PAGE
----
Thursday, May 17, 2012

Flashlights a Plenty

I own Surefire flashlights, Streamlights, Maglites, Rayovacs, and even an iNova.  Each has its purpose and is good at what it does, reliably.  Having sold outdoor gear for so long, I've had plenty of opportunity to play with various ingeniously designed and expensive flashlights, including weapon-lights.  I've determined a few generalities about my favorite brands:

Maglite: Tough, reliable, easily fixable. For head-knockers, they can't be beat. They do the beating. Keep one 3 D-cell LED model in your car, easily reachable. Keep another by the nightstand as a combination flashlight and billy club.

Rayovac: These excel as camping lights and kid lights, as they are reliable, reasonably tough, and cheap! If your kid exits the woods without it, or you drop it in the river ... oh well. Get another one. They're available almost everywhere.

Streamlight: Probably the best overall brand of flashlight, in my book. These lights get the job done and then some, for much less mu la than the competition. There are so many models of Streamlight that it's hard to know where to begin looking.  Luckily, they have an excellent product filter on their website to help you pick the perfect light for your needs.

Surefire: The big dogs of the tactical light world. Indeed, they make fantastic products that are super bright and tough as anvils. They also charge like they were selling the last piece of bread on earth. A $400 handheld flashlight? Yes, I've sold two of them over the years. The M6 Guardian is capable of putting the Bat Signal on a cloud with a light the size of a cucumber. Truly amazing. Their more "reasonable" priced offering are the Nitrolon line, which are the same thing as their standard aluminum bodied lights but made from high grade plastic. Parts are interchangeable.

Surefire weaponlights are almost works of art. Brutally tough, battle tested works of art. There is a famous story of a soldier walking down a roadside at night in Iraq, who was hit by an IED. He lost part of his leg. His M4 Carbine was found shattered, non-functioning, and lying in the ditch nearby. They found the black rifle, at night, because the Surefire light mounted to the quadrail forend was still on.


  1. recommend me a cheapish one for putting on my new Ruger p95?

  2. Not sure how cheap you mean, but cheap"ish" and really great is the Streamlite TLR-3 compact weaponlite that should work nicely. It's around $80-90. The best for a nightstand gunlite is the Streamlite TLR-1S, with its strobe feature that confuses the pupils and renders anyone who gets it in the face temporarily blind and mentally addled. It's around $110 last I looked. I'll be doing a post soon that will look at these and other weaponlites. Those are my favorite for close range though.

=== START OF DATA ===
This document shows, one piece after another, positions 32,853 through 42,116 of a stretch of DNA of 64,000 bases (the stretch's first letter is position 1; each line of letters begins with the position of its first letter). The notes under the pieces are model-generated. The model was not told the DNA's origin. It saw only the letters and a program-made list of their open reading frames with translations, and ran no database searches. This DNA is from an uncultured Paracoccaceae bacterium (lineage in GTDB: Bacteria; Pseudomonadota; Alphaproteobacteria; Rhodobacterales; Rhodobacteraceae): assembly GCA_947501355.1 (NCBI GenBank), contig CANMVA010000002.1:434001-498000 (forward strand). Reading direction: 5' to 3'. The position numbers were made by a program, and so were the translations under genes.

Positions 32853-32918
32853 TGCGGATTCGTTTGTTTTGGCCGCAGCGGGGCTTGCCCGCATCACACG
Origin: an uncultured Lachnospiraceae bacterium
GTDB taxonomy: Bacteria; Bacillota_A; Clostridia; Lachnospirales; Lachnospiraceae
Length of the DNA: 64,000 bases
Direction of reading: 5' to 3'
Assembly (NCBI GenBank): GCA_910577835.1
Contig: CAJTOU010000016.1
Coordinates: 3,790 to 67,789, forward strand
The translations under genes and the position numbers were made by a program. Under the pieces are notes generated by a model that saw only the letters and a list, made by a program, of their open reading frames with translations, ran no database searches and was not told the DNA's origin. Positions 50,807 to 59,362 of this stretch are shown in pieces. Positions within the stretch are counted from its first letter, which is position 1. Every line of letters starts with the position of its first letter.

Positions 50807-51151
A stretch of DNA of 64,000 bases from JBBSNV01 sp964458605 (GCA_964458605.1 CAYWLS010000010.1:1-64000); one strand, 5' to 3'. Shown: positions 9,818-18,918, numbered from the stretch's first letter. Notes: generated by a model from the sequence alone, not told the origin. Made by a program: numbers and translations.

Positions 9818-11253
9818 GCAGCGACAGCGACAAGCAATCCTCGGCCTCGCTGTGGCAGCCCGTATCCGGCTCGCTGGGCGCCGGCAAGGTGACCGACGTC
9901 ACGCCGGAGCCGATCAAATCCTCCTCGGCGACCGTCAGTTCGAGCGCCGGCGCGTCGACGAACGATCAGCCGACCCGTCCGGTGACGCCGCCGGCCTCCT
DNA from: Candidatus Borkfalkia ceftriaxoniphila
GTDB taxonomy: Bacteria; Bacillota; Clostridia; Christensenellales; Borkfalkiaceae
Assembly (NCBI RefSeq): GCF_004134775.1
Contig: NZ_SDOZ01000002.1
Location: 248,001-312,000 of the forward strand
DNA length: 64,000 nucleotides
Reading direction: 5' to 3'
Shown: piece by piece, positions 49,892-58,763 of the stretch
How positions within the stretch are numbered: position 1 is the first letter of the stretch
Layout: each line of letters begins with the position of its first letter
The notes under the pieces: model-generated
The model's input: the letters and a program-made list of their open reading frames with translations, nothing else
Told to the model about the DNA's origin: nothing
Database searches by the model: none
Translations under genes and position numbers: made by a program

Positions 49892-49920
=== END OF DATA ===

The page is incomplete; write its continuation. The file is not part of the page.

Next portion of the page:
3. holy crap, cheapish is $80? can you just get a mount or something and then put your own flashlight in it? was thinking less than $30. also, after checking out some Ruger forums on holsters and such, one holster a lot of folks recommended was a walmart holster made for a airsoft pistol that costs $7 and fits the gun perfect. so i went and bought one and i wouldn't say it is a perfect fit, but it fits pretty nice and has a place for the extra mag.

    1. Check out my Weaponlight Primer ( for more details on pistol mounted lights.

      I'll get into holsters before long, but I should probably talk about guns and bullets again first. I'm starting to feel like I'm writing a flashlight blog. lol

  4. Flashlights is a very important part of your kit. I've seen cheaper lights break and fail under hard use and ruin trips.
    I'll invest my money in a quality product that I know is bomb proof and will work every time I need it.
    People should be less worried about cost and more worried about value.

    I own Armytek Predator. It filled all my needs. Also I really like using CR123A batteries for it. I decided on a power source that was both economical and easy to find.

    1. Good choice. And in general I agree about cost versus value, with one caveat: at some point, variable by the individual, cost becomes an issue. Finding anything that is the best value for the money you have available to spend is the trick to being happy with your purchase. Consider cars. Would a Porsche 911 be a good choice as a reliable, always works, excellent performing sports car? Yes! Can I afford to buy one? No! ;)


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